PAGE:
“How to Improve Roads” reprinted from the Progressive Farmer magazine in the Thursday, June 23, 1910, issue of the Watauga Democrat.
To show what we are paying for bad roads, to an extract from a recent report on the United States Senate committee on agriculture, which has been investigating this matter, may be given.
“Over the bad roads of the United States a team of in the worst hauling season is able to transport on average only about 800 or 900 pounds while in France every good draft horse is expected to be able to draw 3,306 pounds a distance of 18 ½ miles any day of the year.”
In spite of these facts the United States only spends about $90,000,000 a year from all sources on public road building. We spend more than that on our navy, more on our army and more for pensions for soldiers in these days of peace. We have reached the point for action, the time for mere talk has passed.
In this connection we wish to again state that the indifference of the south to the value of the split-log road drag is beyond understanding. It is no longer an experiment. It is cheap, and consequently practically our only available means of maintaining good roads, and yet we ignore it almost completely. We must for generations depend on dirt roads throughout the greater part of the south. Hard surface roads are better, but too expensive, in most sections, for many years to come. In the split log drag we have a simple means of maintaining our dirt roads in good condition at a trifling expense after they have been drained and shaped, and yet we refuse to avail ourselves of this proved method. Some have explained that the reason is that the drag is too simple. It is a fact that no one can appreciate its value who has not seen it properly used, but it does seem that we should learn more quickly. If the split-log drag were an experiment, there might be some reason in the failure of our road authorities to begin its use, but when any method has been proved the best known, by hears of extensive trial, the failure to adopt it, by those having the care of our roads, is simply inexcusable stupidity.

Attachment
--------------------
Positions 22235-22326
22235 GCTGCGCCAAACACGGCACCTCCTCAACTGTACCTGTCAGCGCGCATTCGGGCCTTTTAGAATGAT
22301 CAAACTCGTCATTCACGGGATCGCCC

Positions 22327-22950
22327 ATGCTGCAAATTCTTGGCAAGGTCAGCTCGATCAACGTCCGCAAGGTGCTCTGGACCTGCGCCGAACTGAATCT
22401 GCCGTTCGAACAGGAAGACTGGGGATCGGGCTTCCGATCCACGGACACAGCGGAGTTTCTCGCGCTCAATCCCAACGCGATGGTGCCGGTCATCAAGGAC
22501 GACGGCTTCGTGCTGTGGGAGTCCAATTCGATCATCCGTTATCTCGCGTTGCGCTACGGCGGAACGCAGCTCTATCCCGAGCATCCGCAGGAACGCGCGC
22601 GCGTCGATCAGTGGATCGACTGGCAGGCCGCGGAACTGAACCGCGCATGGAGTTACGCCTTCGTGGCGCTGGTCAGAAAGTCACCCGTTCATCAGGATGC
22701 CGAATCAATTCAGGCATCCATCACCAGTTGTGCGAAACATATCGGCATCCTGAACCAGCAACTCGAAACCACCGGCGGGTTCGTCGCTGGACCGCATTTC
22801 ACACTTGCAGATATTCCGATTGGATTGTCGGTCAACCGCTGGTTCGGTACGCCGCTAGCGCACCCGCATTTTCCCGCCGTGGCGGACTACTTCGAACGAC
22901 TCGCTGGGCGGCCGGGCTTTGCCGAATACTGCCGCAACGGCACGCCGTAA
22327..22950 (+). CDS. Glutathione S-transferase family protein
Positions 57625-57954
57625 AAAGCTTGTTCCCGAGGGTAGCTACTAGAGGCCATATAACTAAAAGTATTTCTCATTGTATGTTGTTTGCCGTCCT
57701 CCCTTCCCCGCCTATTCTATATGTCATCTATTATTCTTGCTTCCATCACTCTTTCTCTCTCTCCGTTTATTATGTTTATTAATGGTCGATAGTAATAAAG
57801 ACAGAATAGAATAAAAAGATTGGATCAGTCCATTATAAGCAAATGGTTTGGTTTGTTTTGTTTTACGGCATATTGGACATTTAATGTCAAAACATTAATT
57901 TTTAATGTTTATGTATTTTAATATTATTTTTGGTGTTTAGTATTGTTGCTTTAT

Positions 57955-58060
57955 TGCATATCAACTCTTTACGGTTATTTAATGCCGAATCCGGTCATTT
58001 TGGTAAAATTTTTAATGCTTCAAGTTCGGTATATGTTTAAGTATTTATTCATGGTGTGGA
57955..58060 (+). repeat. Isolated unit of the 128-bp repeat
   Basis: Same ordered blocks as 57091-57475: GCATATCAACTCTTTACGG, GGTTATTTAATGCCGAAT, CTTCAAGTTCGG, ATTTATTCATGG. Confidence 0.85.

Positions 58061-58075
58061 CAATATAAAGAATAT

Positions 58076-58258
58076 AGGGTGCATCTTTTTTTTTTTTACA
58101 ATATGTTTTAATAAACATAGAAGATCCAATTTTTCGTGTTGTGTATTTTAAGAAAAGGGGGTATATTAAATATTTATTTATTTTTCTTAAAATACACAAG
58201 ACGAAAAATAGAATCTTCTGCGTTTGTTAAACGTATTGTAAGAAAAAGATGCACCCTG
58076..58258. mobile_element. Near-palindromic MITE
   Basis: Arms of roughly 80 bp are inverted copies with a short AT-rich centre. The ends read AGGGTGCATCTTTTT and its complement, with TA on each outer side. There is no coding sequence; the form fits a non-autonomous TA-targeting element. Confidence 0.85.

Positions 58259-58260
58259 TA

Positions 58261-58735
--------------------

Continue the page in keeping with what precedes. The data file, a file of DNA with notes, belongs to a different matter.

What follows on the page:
Send a postal for Farmers’ bulletin No. 321, “The Use of the Split-Log Drag on Earth Roads” and start agitating the matter among your neighbors.